As I discussed in a post a few months back, physicians across the country are being called out for spreading misinformation and disinformation regarding COVID-19, vaccines, and the efficacy of other preventative measures such as masking. During the summer, the Federation of State Medical Boards (FSMB) issued a stern admonition about the misinformation epidemic among members of the profession, stating unequivocally that “Physicians who generate and spread COVID-19 vaccine misinformation or disinformation are risking disciplinary action by state medical boards, including the suspension or revocation of their medical license.”
Recently, the Illinois Department of Financial and Professional Regulation (IDFPR) explicitly confirmed that they see physician disinformation about COVID-19 as a serious ethics violation warranting equally serious disciplinary action. Illinois doctors who peddle information about the virus or vaccines that is not based on sound science risk losing their professional licenses and careers.
On November 5, 2021, IDFPR issued its “Notice that Advice or Treatment Regarding Covid-19 Must Conform with Evidence-Based Medicine and Standards of Care.” It began by reminding physicians that, as a general matter, “any advice or treatment provided to a patient must conform with evidence-based medicine and standards of care and that failure to do so may subject the individual to disciplinary action under the Medical Practice Act.”
The Department further noted that “Engaging in dishonorable, unethical, or unprofessional conduct of a character likely to deceive, defraud or harm the public” is a violation of the Medical Practice Act at 225 ILCS 60/22(A)(5). IDFPR makes it clear that it sees COVID-19 misinformation or the recommendation of unproven and unapproved treatments as conduct “likely to deceive, defraud, or harm the public.”
The notice calls out three specific forms of COVID-related misconduct that it views as possible ethical violations:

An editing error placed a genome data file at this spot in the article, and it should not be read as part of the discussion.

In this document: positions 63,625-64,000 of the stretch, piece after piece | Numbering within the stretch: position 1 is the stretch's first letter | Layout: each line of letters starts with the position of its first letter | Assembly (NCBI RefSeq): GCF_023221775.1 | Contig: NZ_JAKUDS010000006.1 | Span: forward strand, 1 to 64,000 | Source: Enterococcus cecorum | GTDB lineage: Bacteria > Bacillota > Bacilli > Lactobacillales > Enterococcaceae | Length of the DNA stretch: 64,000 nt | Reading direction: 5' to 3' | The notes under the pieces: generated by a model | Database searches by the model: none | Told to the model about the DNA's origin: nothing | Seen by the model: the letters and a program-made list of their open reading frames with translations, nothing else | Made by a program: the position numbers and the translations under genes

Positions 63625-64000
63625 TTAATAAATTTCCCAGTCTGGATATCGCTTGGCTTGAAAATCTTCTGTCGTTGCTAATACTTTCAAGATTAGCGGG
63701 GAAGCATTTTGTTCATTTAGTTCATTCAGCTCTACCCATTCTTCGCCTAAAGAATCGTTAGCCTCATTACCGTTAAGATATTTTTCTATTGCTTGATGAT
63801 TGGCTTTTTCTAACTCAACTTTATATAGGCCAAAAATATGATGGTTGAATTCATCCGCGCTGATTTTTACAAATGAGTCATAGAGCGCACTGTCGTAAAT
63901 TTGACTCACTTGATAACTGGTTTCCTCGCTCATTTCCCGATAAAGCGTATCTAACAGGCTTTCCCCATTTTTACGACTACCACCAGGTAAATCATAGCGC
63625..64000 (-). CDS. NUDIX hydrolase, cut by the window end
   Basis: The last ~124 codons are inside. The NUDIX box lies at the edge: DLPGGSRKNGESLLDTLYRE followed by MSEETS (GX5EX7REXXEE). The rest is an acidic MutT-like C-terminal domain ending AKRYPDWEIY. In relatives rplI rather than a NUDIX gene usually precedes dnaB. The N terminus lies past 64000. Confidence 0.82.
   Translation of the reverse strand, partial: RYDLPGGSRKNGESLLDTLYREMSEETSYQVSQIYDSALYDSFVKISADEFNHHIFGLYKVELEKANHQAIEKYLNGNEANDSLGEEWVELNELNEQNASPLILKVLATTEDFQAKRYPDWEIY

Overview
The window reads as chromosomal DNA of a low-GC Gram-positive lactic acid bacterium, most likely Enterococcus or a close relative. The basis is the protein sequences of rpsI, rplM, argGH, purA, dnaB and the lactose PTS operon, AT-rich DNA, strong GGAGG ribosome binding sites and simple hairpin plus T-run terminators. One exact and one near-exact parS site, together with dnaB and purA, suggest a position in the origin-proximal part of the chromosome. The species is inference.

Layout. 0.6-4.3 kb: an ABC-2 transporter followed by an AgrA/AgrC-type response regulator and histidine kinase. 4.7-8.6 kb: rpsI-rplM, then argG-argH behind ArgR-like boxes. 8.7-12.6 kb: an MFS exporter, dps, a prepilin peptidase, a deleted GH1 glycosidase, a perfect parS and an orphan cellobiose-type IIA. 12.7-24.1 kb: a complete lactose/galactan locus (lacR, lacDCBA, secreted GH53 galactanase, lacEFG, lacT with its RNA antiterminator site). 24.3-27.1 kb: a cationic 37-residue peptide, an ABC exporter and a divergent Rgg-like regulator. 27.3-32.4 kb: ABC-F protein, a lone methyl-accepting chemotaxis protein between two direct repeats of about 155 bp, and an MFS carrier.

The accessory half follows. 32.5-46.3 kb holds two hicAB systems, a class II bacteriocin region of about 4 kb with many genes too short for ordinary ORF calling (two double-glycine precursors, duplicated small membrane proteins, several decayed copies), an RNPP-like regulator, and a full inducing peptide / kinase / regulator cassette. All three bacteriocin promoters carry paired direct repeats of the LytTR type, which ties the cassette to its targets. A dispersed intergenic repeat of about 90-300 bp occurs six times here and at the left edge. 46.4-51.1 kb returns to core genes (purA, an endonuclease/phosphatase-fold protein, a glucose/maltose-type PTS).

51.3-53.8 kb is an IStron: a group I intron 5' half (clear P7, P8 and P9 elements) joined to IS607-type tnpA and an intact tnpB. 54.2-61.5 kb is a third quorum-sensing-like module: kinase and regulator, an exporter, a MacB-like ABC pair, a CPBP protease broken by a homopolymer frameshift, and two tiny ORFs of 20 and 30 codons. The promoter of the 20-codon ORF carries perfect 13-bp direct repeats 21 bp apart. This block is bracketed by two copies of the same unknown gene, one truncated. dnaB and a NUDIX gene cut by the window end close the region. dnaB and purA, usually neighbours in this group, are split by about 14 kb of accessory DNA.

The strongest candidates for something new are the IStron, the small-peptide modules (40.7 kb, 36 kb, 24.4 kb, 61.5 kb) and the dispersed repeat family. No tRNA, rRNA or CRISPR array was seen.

Issuing Mask Exemptions For Non-Patients
As kids returned to school this fall in districts with mask requirements, reports emerged about physicians issuing medical exemption notes to parents of schoolchildren with whom they did not have a doctor-patient relationship. For example, one Pennsylvania doctor who is vocally anti-mask is facing disciplinary action for posting a stock, four-page exemption letter on the homepage of his practice’s website that invited people to “print your own copy.”
IDFPR stated unequivocally that such conduct is a violation of the Medical Practice Act:
“A physician or other licensed healthcare professional who provides a mask exemption to an individual with whom they do not have a clinician-patient relationship and for whom they have not provided a medical diagnosis that justifies a mask exemption as put forth in the CDC guidelines, is in violation of their respective licensing Act and may be subject to disciplinary action by IDFPR.”
Ivermectin And Other Non-FDA Approved Treatments
Since the pandemic began, people from TV preachers to conspiracy theorists to herbalists to twice-impeached former presidents have peddled all kinds of snake oil for preventing or treating COVID-19. This includes the horse deworming medication Ivermectin.
Noting that the CDC has issued an official health advisory regarding severe illness associated with the use of products containing Ivermectin to prevent or treat COVID-19, IDFPR stated that “A physician or other licensed healthcare professional who prescribes Ivermectin in a manner inconsistent with the CDC’s recommendations may be subject to discipline.”
COVID-19 Misinformation By Physicians
Finally, IDFPR voiced its strong support for FSMB’s statement on misinformation relating to COVID-19 as quoted above. It also announced that it would follow the joint statement from the American Board of Family Medicine, the American Board of Internal Medicine, and the American Board of Pediatrics about COVID-19 misinformation by physicians in which they concluded that “providing misinformation about a lethal disease is unethical, unprofessional and dangerous.” That statement also said that the groups “want all physicians certified by our Boards to know that such unethical or unprofessional conduct may prompt their respective Boards to take action that could put their certification at risk.”
The IDFPR also encourages anyone who becomes aware of a licensed health professional’s dissemination of misinformation or practice inconsistent with current state and federal guidelines regarding COVID-19 to file a complaint.
IDFPR’s firm stand against COVID-19 misinformation should put all Illinois medical professionals on notice that their words about COVID vaccines have consequences, not only to the health and well-being of the general public, but to their careers and reputations as well.